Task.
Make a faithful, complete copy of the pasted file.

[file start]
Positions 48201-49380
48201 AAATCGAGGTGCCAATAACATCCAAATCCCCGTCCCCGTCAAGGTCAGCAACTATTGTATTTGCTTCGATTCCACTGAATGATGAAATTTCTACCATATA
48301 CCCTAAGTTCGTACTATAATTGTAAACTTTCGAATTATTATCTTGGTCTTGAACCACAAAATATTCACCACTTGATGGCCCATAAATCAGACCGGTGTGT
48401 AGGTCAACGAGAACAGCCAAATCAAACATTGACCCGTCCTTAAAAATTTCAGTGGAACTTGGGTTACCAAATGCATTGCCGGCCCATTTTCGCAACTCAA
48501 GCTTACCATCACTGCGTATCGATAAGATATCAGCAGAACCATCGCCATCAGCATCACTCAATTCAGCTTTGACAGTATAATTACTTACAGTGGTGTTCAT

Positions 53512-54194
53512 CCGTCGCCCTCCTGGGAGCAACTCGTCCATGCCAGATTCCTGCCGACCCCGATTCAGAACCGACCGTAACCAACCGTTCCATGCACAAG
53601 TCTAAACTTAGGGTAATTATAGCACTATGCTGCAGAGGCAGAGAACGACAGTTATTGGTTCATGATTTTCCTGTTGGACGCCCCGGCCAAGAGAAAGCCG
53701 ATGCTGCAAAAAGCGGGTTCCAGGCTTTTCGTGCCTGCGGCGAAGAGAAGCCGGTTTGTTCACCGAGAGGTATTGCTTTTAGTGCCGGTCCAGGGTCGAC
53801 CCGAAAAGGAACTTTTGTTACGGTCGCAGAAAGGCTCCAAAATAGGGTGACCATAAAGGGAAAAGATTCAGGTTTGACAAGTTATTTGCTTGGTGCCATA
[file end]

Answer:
Positions 48201-49380
48201 AAATCGAGGTGCCAATAACATCCAAATCCCCGTCCCCGTCAAGGTCAGCAACTATTGTATTTGCTTCGATTCCACTGAATGATGAAATTTCTACCATATA
48301 CCCTAAGTTCGTACTATAATTGTAAACTTTCGAATTATTATCTTGGTCTTGAACCACAAAATATTCACCACTTGATGGCCCATAAATCAGACCGGTGTGT
48401 AGGTCAACGAGAACAGCCAAATCAAACATTGACCCGTCCTTAAAAATTTCAGTGGAACTTGGGTTACCAAATGCATTGCCGGCCCATTTTCGCAACTCAA
48501 GCTTACCATCACTGCGTATCGATAAGATATCAGCAGAACCATCGCCATCAGCATCACTCAATTCAGCTTTGACAGTATAATTACTTACAGTGGTGTTCAT

Positions 53512-54194
53512 CCGTCGCCCTCCTGGGAGCAACTCGTCCATGCCAGATTCCTGCCGACCCCGATTCAGAACCGACCGTAACCAACCGTTCCATGCACAAG
53601 TCTAAACTTAGGGTAATTATAGCACTATGCTGCAGAGGCAGAGAACGACAGTTATTGGTTCATGATTTTCCTGTTGGACGCCCCGGCCAAGAGAAAGCCG
53701 ATGCTGCAAAAAGCGGGTTCCAGGCTTTTCGTGCCTGCGGCGAAGAGAAGCCGGTTTGTTCACCGAGAGGTATTGCTTTTAGTGCCGGTCCAGGGTCGAC
53801 CCGAAAAGGAACTTTTGTTACGGTCGCAGAAAGGCTCCAAAATAGGGTGACCATAAAGGGAAAAGATTCAGGTTTGACAAGTTATTTGCTTGGTGCCATA